Tread depth is crucial to your safety! Once the tires on your car get below a certain minimum tread depth, your steering, handling and traction are compromised seriously enough that your car is considered unsafe to drive. Most states cite 2/32” as a minimum tread depth, but the truth is that your traction in wet weather or snow can be treacherous long before the tread makes it to 2/32”.
Most tire brands have “wear bars” embedded in the tread grooves, at a right angle to the tread. Once the wear bars start to show through, it’s definitely time to replace the tires.
The oldest rule-of-thumb test is the “Lincoln head penny” test – insert a penny into the tread, with Lincoln’s head pointed down. If the tread doesn’t come to the top ...[more]Read More
Tires are something that many drivers take for granted…but they shouldn’t. Tires are as big a part of your car’s overall safety as anything else. These are all things to keep in mind when it comes to tire safety:
- Proper inflation – Underinflated tires will cost you money in premature tread wear and increased rolling resistance (which means a hit on your gas mileage). Worse than that, though, underinflated tires will compromise your vehicle’s handling and steering, and can dangerously overheat on hot days or long trips. Modern radial tires won’t begin to show signs of deforming until they are at least 30% low on pressure, so just eyeballing a tire won’t tell you if it’s underinflated. Rubber is porous and even brand-new tires lose air, so make a poi ...[more]
You may be wondering when you should get new tires…they are a big investment and you don’t want to jump the gun, right? You also don’t want to push your luck with tires that are worn-out and running on borrowed time. Here are some tips:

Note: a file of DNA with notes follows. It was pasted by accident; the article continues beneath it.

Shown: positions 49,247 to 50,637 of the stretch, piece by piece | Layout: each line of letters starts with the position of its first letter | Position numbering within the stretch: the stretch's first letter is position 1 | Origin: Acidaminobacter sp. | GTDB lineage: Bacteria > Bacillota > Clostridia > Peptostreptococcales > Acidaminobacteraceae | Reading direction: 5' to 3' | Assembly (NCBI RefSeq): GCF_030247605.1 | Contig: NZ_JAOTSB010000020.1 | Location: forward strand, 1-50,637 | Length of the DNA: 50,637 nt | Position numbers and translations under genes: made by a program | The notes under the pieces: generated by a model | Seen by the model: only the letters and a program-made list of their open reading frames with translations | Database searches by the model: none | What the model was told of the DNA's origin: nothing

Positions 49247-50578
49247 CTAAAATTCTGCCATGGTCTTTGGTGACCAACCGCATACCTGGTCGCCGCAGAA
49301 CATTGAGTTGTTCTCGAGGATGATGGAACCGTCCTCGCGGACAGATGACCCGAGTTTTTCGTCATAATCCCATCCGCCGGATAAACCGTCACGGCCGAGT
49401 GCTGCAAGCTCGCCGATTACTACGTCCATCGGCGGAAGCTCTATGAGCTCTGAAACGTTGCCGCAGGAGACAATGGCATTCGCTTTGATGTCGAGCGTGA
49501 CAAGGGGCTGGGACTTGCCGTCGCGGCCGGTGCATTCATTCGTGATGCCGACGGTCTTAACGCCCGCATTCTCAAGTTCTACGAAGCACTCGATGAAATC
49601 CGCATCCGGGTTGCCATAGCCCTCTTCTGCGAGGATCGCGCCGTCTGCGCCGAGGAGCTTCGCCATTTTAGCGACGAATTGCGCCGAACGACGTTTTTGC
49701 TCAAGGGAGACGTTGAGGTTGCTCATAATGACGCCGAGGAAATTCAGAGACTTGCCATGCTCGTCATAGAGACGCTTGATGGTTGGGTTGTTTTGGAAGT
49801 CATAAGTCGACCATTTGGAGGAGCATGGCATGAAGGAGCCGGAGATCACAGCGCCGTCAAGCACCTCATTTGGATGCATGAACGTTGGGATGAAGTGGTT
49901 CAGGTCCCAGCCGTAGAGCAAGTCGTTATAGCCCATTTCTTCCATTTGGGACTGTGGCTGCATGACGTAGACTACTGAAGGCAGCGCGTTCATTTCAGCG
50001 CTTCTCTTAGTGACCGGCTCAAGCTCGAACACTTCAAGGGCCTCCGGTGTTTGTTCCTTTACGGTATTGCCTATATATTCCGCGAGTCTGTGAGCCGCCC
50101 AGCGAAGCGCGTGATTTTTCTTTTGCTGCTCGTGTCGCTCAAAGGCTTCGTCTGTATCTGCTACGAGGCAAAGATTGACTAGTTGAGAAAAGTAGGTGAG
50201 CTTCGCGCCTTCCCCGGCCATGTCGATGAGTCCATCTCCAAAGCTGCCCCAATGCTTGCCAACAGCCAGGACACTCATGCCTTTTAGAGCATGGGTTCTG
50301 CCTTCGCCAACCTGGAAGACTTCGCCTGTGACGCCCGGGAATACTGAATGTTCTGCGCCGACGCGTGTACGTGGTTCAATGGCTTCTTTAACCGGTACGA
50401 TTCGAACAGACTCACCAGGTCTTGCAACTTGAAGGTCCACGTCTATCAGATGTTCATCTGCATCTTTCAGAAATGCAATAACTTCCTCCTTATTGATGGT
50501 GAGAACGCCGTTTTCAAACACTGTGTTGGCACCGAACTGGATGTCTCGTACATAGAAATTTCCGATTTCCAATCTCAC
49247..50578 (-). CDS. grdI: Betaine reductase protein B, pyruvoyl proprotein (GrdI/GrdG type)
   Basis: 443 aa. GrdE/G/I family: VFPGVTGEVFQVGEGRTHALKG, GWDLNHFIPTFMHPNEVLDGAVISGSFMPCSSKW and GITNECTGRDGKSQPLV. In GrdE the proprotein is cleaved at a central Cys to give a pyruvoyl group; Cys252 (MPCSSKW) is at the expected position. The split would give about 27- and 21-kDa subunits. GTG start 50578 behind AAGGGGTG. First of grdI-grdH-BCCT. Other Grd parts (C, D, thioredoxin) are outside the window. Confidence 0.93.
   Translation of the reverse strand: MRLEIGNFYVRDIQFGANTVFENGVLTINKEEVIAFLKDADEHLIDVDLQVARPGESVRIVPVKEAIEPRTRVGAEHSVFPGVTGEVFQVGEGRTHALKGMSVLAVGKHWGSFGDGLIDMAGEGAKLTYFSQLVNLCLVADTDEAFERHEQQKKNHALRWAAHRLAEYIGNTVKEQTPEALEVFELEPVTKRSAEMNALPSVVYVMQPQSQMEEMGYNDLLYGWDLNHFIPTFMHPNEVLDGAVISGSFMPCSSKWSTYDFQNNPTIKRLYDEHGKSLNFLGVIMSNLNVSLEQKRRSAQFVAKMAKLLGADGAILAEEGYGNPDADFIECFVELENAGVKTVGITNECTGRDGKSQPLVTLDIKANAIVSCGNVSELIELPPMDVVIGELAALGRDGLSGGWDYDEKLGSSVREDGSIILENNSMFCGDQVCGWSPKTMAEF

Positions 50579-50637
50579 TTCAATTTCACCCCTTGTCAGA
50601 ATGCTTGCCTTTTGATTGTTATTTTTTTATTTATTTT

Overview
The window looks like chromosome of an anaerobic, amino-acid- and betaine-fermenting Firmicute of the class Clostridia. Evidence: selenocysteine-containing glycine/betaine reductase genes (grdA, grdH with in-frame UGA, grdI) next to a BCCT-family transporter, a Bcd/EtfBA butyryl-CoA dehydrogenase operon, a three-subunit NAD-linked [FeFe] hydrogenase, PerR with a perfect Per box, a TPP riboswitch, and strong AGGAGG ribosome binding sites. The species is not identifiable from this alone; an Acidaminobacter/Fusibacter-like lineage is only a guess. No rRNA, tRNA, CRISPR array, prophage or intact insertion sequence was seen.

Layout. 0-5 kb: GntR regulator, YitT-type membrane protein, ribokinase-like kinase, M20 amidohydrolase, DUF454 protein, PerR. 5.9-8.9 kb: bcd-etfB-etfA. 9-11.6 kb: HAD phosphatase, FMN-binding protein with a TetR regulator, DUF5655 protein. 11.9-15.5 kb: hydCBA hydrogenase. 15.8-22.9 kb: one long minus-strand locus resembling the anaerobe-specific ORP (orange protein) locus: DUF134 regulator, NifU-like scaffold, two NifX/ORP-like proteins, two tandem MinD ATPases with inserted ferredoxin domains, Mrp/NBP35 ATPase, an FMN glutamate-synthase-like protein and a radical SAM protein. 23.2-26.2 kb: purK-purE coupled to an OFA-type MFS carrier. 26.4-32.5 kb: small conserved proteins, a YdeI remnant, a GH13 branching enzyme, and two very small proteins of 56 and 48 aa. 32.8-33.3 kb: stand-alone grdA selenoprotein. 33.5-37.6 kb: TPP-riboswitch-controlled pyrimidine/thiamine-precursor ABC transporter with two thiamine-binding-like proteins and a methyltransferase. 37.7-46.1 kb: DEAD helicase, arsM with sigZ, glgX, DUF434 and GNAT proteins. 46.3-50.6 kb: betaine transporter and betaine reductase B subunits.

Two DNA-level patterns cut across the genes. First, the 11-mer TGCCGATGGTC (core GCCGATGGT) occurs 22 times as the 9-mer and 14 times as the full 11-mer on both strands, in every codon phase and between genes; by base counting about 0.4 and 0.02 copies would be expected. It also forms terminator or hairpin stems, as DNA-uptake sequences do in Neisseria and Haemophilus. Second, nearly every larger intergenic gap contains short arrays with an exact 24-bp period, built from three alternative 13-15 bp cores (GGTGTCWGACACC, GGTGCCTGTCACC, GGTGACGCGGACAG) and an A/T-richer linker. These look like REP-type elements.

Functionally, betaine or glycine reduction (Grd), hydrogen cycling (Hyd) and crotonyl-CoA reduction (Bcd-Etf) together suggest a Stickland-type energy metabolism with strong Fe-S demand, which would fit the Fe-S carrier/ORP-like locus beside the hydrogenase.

- Run your hands along the surface of the tires. Feel for any irregularities like unevenly-worn spots or a rippled edge to the tread (also called “feathering”). These are indicators of suspension or steering issues that can contribute to tire wear, or an indicator of tires that haven’t been rotated frequently enough. Feel for any tread separation or possible bulges or cracks in the tread surface. If you detect problems like that, the tire is in imminent danger of failure and needs to be replaced right awa ...[more]
Those of us who live in cold climates often need tires specifically for winter driving, which then need to come off the vehicle in the warmer months. Did you know there are requirements for storing winter tires? Here are some do’s and don’ts to prolong their life:
· If a vehicle is in storage for months on end, don’t leave the weight on the tires for lengthy periods. Either put the vehicle on jack stands or take it out and drive it once a week or so to flex the tires and disperse the inner chemicals and oil within the rubber compound.
· Avoid commercial “tire dressing” products. Tire compounds are designed to resist dry rot, ozone cracks or weather checks ...[more]Read More